Sticking to Your Medications
Make sure you understand how you´re supposed to take your meds. Get explicit answers from your doctor, nurse, or pharmacist. How many times a day? How many hours between doses? With food? With lots of water?
Before taking your meds for real, try practicing using low-dose vitamins or jellybeans. Try it for a week and then look back at how well you did.
- Choose a regular time and place to count out all your pills for the following week.
- Get several small containers. Ask your pharmacist for empty prescription bottles (or use resealable plastic bags; relabeled film cans; or a pocket-sized plastic tackle box) to count in your future week´s medications.
- Put each day´s morning, noon, early evening, and late-night doses into separate components of a see-through plastic box that holds a week´s supply of pills. Ask your treatment advocate or pharmacist for seven-day pill boxes.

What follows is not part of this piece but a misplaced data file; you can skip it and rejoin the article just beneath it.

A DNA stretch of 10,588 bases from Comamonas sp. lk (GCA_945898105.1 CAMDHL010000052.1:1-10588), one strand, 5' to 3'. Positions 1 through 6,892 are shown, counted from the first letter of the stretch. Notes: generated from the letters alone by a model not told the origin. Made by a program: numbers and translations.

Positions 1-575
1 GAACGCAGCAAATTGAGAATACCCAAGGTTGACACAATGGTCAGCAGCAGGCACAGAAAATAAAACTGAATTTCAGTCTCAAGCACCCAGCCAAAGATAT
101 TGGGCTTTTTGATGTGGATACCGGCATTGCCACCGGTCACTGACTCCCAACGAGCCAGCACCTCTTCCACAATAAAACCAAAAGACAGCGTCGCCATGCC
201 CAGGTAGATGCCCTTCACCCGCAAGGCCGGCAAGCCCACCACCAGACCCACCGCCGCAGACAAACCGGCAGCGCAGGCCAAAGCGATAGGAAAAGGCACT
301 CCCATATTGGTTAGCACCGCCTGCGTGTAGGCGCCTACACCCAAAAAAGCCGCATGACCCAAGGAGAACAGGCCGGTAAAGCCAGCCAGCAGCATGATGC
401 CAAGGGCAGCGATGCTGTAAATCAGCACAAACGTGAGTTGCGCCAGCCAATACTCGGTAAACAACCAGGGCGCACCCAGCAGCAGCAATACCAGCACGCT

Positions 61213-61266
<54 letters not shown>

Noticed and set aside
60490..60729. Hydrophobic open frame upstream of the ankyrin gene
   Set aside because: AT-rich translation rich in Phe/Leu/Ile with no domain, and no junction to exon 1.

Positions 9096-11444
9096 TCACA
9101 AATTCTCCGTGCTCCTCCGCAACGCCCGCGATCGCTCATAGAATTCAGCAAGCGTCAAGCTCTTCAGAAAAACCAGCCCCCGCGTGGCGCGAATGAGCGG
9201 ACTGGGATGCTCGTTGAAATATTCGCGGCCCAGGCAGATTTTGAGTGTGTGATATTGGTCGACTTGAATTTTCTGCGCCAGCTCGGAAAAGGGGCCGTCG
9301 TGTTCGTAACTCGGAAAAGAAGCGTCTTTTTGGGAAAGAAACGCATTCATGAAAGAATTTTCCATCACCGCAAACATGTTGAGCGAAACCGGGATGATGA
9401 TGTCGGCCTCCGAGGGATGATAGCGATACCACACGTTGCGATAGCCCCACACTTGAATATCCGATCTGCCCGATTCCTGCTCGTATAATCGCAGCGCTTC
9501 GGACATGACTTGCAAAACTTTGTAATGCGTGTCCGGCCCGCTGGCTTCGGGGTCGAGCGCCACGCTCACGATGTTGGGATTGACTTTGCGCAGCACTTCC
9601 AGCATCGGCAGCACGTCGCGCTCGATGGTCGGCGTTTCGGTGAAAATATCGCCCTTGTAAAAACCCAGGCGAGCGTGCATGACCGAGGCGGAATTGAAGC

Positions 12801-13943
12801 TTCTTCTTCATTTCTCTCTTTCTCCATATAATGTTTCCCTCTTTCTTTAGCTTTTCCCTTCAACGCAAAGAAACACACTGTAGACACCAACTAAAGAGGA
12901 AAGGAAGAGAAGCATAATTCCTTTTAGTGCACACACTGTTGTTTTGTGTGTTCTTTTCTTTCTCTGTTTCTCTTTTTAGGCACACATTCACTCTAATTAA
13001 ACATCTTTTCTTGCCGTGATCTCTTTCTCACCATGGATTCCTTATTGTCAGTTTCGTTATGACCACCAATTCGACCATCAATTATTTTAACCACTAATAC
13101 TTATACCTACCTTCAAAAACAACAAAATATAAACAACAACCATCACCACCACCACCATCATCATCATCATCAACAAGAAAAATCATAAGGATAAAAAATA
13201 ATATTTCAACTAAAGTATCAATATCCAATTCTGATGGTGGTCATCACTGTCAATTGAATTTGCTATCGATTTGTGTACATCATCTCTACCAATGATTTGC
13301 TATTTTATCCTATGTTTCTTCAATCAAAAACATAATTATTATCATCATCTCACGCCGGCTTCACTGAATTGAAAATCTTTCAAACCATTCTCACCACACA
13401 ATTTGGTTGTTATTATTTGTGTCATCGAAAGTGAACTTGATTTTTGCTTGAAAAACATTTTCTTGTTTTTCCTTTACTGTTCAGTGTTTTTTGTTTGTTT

- Plan ahead for changes in routine, such as vacations or changing jobs, and make special plans for weekends and holidays.
- Get an alarm watch or beeper. Ask your health care provider, treatment advocate or pharmacist for a timer.
- Drink plenty of water.
- Keep Post-It notes on bathroom mirrors, in your car, and on your calendar to remind you to take your meds. You can also tape your medication/meal schedule to your refrigerator door.
- Store bottled water in the car and at work at all times for medication taking. If you have roommates or visitors and don´t want to take medication in front of them, it may help to keep a bottle of water by your bed so that you can take your pills in privacy.
- Get help from people< -- ask someone you live with (spouse, partner, family member, roommate) to help you remember to take your pills at the prescribed time.
- Ask your doctor questions and insist for detailed explanations until you understand everything to your satisfaction.
- Don´t panic if you miss a dose. Find out from your physician or pharmacist what to do if you miss a dose.
- Be honest with your healthcare provider about missed doses or doses taken incorrectly. If they don´t know, they cannot help you.
Tips adapted from: Nancy Wongvipat, M.P.H., Health Education Specialist
AIDS Project Los Angeles. Reprinted courtesy of ww.PositiveWords.com © 2000 by Dallabrida & Associates
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